Her goal with Interpelled is to call out towards attendees with poignant sound of children at play. To enter a dimension of mystery, she wants delegates to pause and deeply listen.

Try to imagine what it’s like to use this technology and one circles back to how we take for granted these communicative and sonic gear. There’s a bridge between what we do in everyday life and what Victoria Estok is intentionally doing with this project and these tools. Climate crisis seems to call for this urgency and this artistic intrusion. Delegates respond depending on what sounds were beamed at them. How to decide, artistically, what to steer their way, cannot be rushed. It is a quiet practice of intervention.

Estok says it’s like hearing an intuition.

It reminds of Dorothea Lange’s sentiment: A camera is a tool for learning how to see without a camera.


An Audible Gesture

On the crepuscular winter solstice, 2017, Victoria Estok and Earlid’s curator, Joan Schuman, explore Interpelled and sounds emanating out of nowhere, and a consideration of the heart of the listener.


Joan: What’s the first question people ask you about the project?

Victoria: When I originally started working on Interpelled, I got a lot of strange reactions just based off of the novel use of technology.

Joan: It’s interesting as it raises the question of are we being clear about our own relationships with technology. People may say your use is surreptitious, even a little spooky, and yet we’re being surveilled all the time through our technologies and people don’t question that, like it’s a fine place to be. How do you respond to people who say that what you’re doing sounds creepy?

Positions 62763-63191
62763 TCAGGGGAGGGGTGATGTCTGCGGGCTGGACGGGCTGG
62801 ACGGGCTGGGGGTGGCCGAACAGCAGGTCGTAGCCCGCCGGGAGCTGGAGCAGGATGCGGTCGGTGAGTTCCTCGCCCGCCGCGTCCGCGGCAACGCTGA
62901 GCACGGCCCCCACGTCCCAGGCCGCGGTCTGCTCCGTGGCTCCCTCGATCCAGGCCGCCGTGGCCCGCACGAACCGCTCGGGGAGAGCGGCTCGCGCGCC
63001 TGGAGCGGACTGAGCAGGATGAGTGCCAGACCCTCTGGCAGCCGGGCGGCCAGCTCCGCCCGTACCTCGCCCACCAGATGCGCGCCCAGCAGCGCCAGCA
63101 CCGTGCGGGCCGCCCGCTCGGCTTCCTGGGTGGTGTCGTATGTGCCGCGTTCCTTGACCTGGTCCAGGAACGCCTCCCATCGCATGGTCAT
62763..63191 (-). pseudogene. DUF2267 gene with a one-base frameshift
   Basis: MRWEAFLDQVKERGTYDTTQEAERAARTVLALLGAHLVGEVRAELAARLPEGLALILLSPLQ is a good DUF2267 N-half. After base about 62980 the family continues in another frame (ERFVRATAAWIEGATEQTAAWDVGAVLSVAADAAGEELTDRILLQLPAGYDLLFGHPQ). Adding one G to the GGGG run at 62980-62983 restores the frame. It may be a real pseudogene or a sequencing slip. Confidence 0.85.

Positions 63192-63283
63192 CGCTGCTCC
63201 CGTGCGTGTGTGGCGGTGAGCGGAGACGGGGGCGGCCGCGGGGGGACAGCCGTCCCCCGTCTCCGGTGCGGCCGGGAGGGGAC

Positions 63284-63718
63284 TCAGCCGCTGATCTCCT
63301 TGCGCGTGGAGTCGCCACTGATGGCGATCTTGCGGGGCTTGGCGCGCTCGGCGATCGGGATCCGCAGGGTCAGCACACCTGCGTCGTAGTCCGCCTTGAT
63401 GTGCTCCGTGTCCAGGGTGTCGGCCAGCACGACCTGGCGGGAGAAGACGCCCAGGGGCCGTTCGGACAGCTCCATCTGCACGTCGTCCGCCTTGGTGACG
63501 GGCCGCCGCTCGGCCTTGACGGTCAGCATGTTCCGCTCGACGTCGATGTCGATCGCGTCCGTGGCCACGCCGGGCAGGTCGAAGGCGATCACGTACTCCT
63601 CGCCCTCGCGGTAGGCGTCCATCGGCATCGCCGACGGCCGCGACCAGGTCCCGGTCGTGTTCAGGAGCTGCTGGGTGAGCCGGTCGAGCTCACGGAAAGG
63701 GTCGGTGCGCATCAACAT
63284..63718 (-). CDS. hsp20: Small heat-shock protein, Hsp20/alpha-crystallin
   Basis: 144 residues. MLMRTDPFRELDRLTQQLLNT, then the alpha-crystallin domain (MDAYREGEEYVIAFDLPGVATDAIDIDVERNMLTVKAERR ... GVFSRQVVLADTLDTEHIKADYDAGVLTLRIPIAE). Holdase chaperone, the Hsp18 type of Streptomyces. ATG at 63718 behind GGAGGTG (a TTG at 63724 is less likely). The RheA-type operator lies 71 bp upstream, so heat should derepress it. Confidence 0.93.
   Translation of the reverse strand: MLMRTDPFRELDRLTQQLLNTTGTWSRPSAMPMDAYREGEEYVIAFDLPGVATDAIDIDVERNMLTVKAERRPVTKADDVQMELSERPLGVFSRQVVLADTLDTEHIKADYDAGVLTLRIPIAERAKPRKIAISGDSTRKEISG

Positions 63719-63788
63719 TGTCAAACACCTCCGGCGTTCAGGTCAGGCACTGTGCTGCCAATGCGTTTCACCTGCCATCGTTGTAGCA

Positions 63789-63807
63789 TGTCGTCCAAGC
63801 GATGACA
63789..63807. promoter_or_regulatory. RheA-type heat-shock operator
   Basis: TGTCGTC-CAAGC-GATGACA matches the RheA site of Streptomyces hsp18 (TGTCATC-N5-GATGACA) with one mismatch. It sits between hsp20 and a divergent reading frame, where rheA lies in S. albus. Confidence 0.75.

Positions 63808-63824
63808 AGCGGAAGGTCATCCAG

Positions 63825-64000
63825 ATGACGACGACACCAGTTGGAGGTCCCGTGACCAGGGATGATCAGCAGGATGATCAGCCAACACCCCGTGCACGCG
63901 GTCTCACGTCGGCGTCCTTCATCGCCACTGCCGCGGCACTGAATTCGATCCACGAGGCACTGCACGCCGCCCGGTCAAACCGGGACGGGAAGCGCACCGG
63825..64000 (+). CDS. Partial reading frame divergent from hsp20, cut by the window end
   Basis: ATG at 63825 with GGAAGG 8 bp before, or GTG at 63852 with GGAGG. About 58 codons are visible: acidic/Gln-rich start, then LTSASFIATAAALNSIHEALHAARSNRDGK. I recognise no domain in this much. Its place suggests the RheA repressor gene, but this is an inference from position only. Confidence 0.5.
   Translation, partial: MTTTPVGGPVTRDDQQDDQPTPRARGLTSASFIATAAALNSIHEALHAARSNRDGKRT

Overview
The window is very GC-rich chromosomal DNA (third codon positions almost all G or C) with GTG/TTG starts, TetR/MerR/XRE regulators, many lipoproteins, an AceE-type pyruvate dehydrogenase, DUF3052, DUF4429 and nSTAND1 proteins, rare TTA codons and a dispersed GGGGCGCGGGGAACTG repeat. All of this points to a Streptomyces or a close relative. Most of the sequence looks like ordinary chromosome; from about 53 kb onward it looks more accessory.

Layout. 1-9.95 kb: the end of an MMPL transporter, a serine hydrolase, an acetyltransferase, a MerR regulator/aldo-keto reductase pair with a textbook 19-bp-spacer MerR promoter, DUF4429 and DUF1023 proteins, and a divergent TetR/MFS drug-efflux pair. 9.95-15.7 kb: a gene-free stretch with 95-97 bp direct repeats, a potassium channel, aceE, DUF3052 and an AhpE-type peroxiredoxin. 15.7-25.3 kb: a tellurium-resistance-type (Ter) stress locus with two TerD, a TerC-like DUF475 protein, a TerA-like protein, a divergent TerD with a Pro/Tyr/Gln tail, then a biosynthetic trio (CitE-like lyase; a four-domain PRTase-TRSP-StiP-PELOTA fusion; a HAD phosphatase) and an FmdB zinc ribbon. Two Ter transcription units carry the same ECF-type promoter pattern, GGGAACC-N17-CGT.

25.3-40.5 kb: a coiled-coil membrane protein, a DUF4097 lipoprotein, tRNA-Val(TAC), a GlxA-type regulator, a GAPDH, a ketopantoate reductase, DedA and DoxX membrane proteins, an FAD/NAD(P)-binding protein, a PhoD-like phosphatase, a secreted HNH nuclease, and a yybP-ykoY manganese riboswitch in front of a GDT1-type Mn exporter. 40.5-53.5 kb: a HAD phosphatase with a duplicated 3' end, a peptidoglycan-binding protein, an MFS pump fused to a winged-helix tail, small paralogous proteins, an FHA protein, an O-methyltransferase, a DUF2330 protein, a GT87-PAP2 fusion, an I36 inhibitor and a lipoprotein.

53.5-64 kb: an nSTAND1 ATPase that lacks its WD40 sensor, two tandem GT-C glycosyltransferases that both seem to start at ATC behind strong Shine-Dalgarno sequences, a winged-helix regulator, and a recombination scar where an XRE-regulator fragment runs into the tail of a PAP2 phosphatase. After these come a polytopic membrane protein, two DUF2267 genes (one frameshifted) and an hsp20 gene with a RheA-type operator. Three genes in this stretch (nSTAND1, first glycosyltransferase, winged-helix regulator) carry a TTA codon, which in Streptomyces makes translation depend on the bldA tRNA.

Victoria: I try to get them to articulate exactly what they think is creepy about it. What generally has come up has been this idea of mind-control. They imagine I’d be using this speaker and putting thoughts in people’s minds and that it would be against their will. When doing this project, using this technology in different ways outside of the COP UN meeting in Cancun, revealed confusing reactions. It was hard not to get discouraged. But that’s where we’re at, as a whole, as humanity. We don’t understand auditory communication. All these confusing reactions are understandable. Listening is really hard. Really understanding where someone is coming from is even harder. It’s more about deeply mapping these behavioral responses in the hopes of getting us closer to understanding how we can use sound as artistic material.